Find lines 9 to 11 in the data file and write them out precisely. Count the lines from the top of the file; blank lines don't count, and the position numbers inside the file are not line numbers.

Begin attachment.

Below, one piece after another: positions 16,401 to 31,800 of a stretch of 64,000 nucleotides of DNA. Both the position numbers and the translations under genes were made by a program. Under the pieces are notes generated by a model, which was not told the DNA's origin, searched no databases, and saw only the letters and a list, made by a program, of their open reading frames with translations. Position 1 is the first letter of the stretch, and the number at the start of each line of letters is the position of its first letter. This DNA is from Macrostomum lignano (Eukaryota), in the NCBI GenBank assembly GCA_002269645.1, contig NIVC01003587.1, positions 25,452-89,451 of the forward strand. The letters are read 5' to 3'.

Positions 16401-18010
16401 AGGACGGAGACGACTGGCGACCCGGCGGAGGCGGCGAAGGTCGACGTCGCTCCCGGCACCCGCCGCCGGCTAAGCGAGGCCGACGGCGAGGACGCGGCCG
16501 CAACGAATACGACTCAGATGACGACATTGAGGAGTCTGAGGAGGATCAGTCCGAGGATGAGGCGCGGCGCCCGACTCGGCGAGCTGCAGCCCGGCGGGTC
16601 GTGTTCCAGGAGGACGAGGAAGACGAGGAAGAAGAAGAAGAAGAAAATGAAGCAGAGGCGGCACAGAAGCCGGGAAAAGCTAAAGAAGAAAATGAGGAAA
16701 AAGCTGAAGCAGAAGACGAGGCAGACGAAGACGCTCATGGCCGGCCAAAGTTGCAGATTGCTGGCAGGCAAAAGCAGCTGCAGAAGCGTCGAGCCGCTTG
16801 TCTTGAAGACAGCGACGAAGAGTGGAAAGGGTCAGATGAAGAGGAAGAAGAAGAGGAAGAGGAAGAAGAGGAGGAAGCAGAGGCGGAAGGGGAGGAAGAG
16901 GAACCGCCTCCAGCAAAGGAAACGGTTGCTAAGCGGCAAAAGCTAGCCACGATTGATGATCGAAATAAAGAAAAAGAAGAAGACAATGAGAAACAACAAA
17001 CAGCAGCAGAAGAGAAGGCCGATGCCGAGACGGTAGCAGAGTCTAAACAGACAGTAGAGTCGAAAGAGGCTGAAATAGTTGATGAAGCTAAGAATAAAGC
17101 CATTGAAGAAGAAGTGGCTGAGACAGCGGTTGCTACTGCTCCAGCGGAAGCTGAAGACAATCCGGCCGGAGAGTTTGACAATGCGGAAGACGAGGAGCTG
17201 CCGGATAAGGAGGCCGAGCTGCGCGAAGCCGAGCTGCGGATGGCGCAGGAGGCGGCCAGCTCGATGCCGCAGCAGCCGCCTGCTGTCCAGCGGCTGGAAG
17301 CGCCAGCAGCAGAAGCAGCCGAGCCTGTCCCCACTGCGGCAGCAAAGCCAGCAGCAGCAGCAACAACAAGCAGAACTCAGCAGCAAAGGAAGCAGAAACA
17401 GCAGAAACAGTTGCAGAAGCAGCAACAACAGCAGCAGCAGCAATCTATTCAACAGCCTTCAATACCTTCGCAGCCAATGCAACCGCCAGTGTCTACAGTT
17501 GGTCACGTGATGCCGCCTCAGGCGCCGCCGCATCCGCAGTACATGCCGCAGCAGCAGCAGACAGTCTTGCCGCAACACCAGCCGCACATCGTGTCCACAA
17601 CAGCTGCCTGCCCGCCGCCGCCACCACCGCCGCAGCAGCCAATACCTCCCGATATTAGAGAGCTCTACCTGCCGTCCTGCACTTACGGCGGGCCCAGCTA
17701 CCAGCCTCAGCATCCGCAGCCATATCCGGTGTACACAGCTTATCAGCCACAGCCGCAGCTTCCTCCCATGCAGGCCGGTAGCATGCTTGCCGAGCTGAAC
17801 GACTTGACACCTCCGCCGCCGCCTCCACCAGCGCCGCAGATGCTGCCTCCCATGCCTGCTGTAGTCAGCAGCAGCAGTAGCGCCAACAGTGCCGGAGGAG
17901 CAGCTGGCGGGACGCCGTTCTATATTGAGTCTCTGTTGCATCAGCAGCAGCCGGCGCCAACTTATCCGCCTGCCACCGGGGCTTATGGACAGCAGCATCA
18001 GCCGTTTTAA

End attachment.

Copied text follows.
17001 CAGCAGCAGAAGAGAAGGCCGATGCCGAGACGGTAGCAGAGTCTAAACAGACAGTAGAGTCGAAAGAGGCTGAAATAGTTGATGAAGCTAAGAATAAAGC
17101 CATTGAAGAAGAAGTGGCTGAGACAGCGGTTGCTACTGCTCCAGCGGAAGCTGAAGACAATCCGGCCGGAGAGTTTGACAATGCGGAAGACGAGGAGCTG
17201 CCGGATAAGGAGGCCGAGCTGCGCGAAGCCGAGCTGCGGATGGCGCAGGAGGCGGCCAGCTCGATGCCGCAGCAGCCGCCTGCTGTCCAGCGGCTGGAAG